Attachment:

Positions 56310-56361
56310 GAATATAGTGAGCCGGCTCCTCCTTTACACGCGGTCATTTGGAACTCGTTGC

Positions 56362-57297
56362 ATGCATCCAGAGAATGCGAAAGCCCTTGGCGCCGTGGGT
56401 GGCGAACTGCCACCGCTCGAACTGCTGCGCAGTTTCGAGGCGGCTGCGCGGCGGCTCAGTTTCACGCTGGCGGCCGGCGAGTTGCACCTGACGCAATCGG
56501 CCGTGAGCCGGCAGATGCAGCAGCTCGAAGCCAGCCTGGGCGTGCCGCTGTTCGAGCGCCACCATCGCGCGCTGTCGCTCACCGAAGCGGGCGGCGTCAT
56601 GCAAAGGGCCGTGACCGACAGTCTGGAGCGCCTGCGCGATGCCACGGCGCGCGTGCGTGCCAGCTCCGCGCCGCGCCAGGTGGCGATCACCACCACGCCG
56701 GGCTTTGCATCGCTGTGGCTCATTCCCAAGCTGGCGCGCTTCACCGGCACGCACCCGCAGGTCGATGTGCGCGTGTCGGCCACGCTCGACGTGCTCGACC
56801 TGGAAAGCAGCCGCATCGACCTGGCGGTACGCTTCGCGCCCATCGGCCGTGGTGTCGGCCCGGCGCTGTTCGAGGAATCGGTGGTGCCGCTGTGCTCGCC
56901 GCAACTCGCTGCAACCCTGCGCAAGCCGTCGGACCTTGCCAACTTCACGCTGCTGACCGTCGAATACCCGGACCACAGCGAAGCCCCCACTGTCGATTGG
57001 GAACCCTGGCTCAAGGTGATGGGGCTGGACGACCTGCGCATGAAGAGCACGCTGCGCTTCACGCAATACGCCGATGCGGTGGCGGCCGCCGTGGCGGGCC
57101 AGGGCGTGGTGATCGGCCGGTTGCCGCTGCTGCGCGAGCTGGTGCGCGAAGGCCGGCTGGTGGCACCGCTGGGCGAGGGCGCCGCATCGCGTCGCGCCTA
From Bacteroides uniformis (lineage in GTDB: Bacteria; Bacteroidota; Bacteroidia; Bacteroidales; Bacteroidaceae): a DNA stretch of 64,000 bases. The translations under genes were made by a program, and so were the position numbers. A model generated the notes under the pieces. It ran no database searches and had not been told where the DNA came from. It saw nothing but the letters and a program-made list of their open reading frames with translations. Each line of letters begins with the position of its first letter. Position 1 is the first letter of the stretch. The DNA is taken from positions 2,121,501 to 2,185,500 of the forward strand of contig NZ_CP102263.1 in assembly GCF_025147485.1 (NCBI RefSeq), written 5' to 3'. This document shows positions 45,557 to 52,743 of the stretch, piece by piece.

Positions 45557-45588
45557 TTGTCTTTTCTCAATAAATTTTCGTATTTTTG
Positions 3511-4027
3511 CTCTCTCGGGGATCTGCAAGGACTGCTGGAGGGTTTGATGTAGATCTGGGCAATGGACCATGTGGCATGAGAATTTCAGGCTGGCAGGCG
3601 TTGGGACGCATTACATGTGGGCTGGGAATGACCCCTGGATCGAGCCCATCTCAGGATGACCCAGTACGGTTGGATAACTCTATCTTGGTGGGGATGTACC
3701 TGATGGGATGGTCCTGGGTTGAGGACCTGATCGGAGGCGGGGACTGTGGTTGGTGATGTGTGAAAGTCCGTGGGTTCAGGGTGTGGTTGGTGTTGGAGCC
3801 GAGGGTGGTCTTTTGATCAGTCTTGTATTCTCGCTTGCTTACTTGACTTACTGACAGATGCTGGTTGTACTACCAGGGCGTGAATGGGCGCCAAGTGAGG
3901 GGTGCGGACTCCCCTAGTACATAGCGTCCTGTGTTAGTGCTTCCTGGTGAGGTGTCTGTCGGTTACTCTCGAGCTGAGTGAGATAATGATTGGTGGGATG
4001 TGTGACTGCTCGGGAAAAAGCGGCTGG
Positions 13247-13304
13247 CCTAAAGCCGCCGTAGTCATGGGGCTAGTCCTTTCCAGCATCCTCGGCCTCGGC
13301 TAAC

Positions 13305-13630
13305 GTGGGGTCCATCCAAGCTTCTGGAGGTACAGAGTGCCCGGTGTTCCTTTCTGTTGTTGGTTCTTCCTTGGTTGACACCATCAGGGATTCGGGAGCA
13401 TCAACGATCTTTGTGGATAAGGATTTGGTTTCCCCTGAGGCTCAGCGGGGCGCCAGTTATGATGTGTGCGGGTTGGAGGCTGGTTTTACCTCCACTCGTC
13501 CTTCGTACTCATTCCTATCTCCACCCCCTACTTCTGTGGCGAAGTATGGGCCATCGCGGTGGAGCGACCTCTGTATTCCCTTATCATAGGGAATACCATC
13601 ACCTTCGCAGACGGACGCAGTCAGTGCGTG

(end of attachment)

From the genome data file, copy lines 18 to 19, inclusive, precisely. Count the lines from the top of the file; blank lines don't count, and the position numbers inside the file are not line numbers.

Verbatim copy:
3601 TTGGGACGCATTACATGTGGGCTGGGAATGACCCCTGGATCGAGCCCATCTCAGGATGACCCAGTACGGTTGGATAACTCTATCTTGGTGGGGATGTACC
3701 TGATGGGATGGTCCTGGGTTGAGGACCTGATCGGAGGCGGGGACTGTGGTTGGTGATGTGTGAAAGTCCGTGGGTTCAGGGTGTGGTTGGTGTTGGAGCC